You Said, We Did

We surveyed Southampton Cultural Education Partnership (SCEP) members in the spring of 2023 about the future of the SCEP. Key things you said you valued about the SCEP were:

  • The generosity of spirit SCEP engenders and how egalitarian our spaces feel
  • How our meetings increase your understanding of the cultural sector in Southampton and new policies and strategies
  • That our work improves your practice through sharing approaches, projects and training
  • Developing your networks which feeds into new projects and work
  • That we extend the reach of the cultural sector into other areas in the city e.g. Youth and Health services

You said you liked the meetings being a mix of online and in person, and that the SCEP newsletter was useful for finding out about new funding and activities, although you asked for bullet points at the top of each newsletter on its contents.

We also asked about your priorities and the areas you felt the SCEP should focus on. You told us children’s health and wellbeing was a key concern, how young people’s employability skills were supported, and how we ensure that it was easy for children in Southampton to know what was on offer and access arts and culture. As a result the SCEP Steering Group agreed our three strategic aims which are:

  • Increasing Health & Wellbeing for children and young people through arts engagement
  • Pathways & Progression: testing out new approaches to conserve capacity and resources including referrals processes
  • Building a workforce for the future: providing inclusive training and skills development opportunities for young people and the cultural sector

Over the past year, as well as concentrating on how the SCEP delivers our strategic aims, we have focused on delivering the things you value about the SCEP. We have:

  • Set up termly member meetings that are online (October 2023) and in person (February 2024)
  • Planned in extra time to in-person meetings for networking
  • Added a section to meetings for members to present emerging practice
  • Added bullet points to the top of our newsletters

We look forward to continuing our work with you to nurture creative and cultural education for all children and young people in the City over the next year.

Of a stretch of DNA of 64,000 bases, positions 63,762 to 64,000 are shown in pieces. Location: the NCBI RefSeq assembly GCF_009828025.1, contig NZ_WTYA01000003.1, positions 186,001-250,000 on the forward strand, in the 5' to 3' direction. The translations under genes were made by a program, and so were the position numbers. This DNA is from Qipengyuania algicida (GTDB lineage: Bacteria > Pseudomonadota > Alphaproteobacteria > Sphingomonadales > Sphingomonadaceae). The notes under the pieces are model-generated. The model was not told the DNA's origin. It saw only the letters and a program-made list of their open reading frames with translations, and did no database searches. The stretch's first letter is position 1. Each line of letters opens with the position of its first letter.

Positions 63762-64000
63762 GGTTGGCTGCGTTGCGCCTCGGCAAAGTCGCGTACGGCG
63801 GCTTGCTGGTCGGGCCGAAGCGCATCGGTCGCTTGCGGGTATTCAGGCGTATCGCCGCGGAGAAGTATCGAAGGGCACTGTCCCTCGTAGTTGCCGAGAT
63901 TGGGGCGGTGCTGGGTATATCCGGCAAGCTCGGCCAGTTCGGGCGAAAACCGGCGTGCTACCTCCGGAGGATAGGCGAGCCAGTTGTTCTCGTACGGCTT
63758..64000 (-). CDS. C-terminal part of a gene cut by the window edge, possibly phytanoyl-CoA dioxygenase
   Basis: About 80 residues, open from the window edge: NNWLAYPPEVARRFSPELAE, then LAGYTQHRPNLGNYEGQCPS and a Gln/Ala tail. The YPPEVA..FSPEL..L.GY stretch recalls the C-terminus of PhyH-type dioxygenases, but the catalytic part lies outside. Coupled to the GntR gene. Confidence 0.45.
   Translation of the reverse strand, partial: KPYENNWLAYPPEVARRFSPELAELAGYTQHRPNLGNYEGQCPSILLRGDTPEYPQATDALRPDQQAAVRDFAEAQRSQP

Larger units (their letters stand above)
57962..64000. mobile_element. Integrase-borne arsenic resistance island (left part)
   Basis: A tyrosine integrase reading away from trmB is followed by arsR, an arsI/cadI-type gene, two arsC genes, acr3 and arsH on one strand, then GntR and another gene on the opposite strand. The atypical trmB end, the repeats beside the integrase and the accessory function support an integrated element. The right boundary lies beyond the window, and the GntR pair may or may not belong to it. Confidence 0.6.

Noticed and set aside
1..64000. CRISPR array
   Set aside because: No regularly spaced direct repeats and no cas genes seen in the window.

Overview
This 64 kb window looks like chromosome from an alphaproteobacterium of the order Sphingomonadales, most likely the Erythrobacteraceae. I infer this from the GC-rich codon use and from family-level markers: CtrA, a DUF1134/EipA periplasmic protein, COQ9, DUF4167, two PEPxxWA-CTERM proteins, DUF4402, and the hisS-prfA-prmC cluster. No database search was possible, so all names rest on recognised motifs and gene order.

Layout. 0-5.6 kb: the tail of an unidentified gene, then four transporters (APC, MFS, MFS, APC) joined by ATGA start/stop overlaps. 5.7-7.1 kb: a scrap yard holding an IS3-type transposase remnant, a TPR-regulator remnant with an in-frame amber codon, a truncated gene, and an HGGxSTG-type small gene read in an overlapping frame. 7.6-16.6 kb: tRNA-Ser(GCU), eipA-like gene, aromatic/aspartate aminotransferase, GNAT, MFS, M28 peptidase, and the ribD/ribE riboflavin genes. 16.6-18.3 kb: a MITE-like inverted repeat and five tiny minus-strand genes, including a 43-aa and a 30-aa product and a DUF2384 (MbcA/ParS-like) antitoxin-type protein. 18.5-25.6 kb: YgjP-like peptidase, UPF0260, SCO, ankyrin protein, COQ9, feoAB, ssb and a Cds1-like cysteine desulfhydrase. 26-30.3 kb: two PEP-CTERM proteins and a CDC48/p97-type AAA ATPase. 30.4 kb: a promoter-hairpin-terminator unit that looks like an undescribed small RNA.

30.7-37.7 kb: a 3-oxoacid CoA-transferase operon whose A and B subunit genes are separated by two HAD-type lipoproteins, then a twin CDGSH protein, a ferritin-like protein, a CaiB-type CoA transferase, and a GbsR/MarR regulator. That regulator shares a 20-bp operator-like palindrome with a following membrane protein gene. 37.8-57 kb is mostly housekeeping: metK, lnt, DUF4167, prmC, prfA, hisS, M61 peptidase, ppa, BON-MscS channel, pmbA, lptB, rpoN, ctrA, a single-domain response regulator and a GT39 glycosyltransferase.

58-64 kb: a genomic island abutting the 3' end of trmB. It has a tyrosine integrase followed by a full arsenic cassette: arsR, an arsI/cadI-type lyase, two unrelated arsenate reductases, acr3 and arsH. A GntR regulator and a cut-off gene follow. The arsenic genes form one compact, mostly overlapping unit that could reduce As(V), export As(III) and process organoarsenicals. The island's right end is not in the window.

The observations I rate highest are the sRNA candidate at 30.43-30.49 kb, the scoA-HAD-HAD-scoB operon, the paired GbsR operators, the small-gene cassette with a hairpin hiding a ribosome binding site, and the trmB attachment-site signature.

Creative Health and the Role of Arts Organisations in Health and Wellbeing

By Rosanna Sloan

Rosanna is the Interim CEO at The Arts Development Company and the SCEP Steering Group lead for Health and Wellbeing.

Creative Health is the practice of using culture and creativity to improve people’s health, wellbeing, and quality of life. You may have heard of dance classes for those with Parkinson’s disease or music therapy for dementia patients, but Creative Health supports people of all ages. Many cultural projects for children and young people have direct or indirect benefits to their health and wellbeing, and so, you may be working in Creative Health without even realising.

“When we remember the WHO definition of health, which states that health is more than merely the absence of disease and infirmity, but the attainment of the highest level of physical, mental and social well-being, then the value of the arts becomes apparent.”

WHO Arts & Health Lead, Christopher Bailey

We are currently facing a mental health crisis for children and young people.

It is a sobering statistic that there is a 50% increase in the likelihood of a young person having a mental health problem. 50%. The effects of the pandemic, exam pressure, social media and so on are having a tangible impact on the wellbeing of young people. It is concerning that 34% of young people who get referred to the NHS for treatment are not accepted. Our health facilities are struggling, and this is where the arts can help.